Factors associated with the occurrence of cardiac arrest after emergency tracheal intubation in the emergency department

PLoS One. 2014 Nov 17;9(11):e112779. doi: 10.1371/journal.pone.0112779. eCollection 2014.


Objectives: Emergency tracheal intubation has achieved high success and low complication rates in the emergency department (ED). The objective of this study was to evaluate the incidence of post-intubation CA and determine the clinical factors associated with this complication.

Methods: A matched case-control study with a case to control ratio of 1:3 was conducted at an urban tertiary care center between January 2007 and December 2011. Critically ill adult patients requiring emergency airway management in the ED were included. The primary endpoint was post-intubation CA, defined as CA within 10 minutes after tracheal intubation. Clinical variables were compared between patients with post-intubation CA and patients without CA who were individually matched based on age, sex, and pre-existing comorbidities.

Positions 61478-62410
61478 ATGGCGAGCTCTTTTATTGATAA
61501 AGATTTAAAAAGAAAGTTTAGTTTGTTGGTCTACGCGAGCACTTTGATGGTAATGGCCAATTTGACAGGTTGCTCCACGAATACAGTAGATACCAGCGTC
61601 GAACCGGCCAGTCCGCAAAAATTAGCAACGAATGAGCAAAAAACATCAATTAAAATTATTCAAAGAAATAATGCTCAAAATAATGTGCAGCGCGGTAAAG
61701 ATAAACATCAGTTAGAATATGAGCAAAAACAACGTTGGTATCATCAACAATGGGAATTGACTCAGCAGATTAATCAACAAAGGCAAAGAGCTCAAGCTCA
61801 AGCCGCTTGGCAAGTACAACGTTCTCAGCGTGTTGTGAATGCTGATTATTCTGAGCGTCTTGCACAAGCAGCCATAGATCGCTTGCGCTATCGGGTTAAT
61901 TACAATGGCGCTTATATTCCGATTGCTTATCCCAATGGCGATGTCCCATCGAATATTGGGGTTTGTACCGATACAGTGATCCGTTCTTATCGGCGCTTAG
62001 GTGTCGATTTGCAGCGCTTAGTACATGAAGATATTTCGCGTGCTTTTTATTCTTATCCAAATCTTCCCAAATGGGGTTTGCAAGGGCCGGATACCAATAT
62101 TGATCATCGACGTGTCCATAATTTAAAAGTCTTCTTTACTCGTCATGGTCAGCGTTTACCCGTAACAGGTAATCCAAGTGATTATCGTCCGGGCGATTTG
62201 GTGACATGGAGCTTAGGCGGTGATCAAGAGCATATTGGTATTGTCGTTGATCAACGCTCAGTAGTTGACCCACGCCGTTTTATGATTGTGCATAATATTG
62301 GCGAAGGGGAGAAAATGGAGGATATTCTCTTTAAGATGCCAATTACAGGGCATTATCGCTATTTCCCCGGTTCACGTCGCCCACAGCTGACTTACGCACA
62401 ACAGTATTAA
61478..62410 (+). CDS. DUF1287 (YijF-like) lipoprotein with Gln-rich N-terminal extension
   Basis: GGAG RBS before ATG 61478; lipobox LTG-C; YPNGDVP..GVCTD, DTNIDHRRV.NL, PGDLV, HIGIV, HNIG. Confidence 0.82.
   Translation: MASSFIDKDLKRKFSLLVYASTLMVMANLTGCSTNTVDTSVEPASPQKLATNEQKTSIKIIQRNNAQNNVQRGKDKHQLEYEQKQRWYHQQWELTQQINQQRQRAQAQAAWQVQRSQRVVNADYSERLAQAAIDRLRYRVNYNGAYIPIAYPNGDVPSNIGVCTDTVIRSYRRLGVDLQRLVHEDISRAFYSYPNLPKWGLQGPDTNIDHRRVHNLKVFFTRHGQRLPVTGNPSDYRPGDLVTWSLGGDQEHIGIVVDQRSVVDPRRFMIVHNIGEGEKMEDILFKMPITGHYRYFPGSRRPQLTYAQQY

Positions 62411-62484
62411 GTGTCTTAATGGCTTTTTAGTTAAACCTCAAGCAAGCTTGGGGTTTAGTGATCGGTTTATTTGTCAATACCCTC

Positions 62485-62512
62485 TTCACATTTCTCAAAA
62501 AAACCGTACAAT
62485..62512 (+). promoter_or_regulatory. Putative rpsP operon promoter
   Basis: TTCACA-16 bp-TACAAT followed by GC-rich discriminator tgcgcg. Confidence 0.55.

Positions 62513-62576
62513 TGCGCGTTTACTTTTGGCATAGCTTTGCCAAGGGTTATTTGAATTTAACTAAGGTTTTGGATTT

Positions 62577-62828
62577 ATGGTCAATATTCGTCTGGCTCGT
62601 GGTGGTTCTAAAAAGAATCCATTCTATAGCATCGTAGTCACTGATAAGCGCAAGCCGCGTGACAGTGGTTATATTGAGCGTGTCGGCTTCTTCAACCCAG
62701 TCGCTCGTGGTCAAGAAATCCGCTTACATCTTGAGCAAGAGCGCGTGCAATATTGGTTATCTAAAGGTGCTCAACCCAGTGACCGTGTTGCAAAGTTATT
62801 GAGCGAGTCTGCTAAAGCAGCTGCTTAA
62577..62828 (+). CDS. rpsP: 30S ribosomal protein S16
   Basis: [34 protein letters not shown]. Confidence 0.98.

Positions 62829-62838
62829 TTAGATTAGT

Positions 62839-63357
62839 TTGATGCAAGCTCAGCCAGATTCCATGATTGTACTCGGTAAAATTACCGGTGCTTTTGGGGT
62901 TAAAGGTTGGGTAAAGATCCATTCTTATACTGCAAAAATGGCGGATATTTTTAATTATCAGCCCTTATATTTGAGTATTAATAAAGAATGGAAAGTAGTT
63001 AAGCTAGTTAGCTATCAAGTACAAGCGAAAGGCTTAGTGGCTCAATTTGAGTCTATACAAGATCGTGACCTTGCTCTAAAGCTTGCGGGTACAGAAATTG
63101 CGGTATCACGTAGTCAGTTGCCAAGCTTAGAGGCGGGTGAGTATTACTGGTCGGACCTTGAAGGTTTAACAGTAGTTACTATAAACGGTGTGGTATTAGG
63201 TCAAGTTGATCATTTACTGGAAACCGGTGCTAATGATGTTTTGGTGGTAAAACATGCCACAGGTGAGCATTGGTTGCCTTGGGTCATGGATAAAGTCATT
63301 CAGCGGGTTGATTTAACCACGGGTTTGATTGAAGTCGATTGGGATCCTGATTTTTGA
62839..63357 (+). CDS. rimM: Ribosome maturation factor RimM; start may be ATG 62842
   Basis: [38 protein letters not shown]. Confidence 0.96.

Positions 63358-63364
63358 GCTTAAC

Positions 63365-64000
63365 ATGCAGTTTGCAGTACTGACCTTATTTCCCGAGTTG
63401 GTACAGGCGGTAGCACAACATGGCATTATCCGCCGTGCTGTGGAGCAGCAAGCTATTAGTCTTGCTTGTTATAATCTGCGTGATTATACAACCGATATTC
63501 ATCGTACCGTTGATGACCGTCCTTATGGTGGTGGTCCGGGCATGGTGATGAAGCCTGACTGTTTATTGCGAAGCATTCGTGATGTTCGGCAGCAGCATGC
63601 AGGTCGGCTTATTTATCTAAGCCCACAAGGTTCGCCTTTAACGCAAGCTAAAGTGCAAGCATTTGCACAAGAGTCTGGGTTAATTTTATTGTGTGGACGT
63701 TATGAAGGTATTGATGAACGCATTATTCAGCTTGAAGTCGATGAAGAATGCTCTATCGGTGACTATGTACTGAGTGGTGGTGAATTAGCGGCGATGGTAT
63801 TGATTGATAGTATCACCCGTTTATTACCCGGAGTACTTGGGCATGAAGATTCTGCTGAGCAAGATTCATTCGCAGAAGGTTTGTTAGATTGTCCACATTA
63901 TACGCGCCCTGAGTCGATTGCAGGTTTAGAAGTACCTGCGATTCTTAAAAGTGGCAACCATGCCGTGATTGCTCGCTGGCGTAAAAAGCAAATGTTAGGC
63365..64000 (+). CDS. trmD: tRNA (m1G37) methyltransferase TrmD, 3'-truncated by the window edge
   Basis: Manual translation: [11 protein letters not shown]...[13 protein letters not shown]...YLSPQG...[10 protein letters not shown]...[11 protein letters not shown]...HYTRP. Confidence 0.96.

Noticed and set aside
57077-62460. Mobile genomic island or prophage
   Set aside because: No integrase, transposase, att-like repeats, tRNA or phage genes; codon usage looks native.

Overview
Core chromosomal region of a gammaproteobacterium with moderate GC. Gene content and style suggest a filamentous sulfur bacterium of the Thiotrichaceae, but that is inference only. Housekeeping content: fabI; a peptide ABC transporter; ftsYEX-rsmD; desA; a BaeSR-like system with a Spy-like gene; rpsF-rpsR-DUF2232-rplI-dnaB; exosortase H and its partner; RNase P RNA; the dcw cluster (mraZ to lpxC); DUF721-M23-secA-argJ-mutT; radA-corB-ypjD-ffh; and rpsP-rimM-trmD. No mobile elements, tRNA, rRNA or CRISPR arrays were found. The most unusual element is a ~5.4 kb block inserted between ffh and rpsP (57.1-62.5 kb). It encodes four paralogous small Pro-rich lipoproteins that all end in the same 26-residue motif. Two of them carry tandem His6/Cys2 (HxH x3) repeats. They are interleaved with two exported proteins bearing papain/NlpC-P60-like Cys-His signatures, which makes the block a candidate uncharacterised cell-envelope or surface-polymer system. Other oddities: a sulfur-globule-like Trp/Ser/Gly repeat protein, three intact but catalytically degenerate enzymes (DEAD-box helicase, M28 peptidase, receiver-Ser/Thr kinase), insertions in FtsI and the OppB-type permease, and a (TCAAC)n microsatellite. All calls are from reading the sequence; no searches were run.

Results: Of 2,403 patients who underwent emergency tracheal intubation, 41 patients (1.7%) had a post-intubation CA within 10 minutes of the procedure. The most common initial rhythm was pulseless electrical activity (78.1%). Patients experiencing CA had higher in-hospital mortality than patients without CA (61.0% vs. 30.1%; p<0.001). Systolic hypotension prior to intubation, defined as a systolic blood pressure ≤ 90 mmHg, was independently associated with post-intubation CA (OR, 3.67 [95% CI, 1.58-8.55], p = 0.01).

Conclusion: Early post-intubation CA occurred with an approximate 2% frequency in the ED. Systolic hypotension before intubation is associated with this complication, which has potentially significant implications for clinicians at the time of intubation.

MeSH terms

  • Adult
  • Aged
  • Aged, 80 and over
  • Case-Control Studies
  • Emergencies*
  • Emergency Service, Hospital*
  • Female
  • Heart Arrest / epidemiology*
  • Heart Arrest / etiology*
  • Humans
  • Incidence
  • Intubation, Intratracheal / adverse effects*
  • Male
  • Middle Aged
  • Retrospective Studies
  • Risk Factors

Grant support

These authors have no support or funding to report.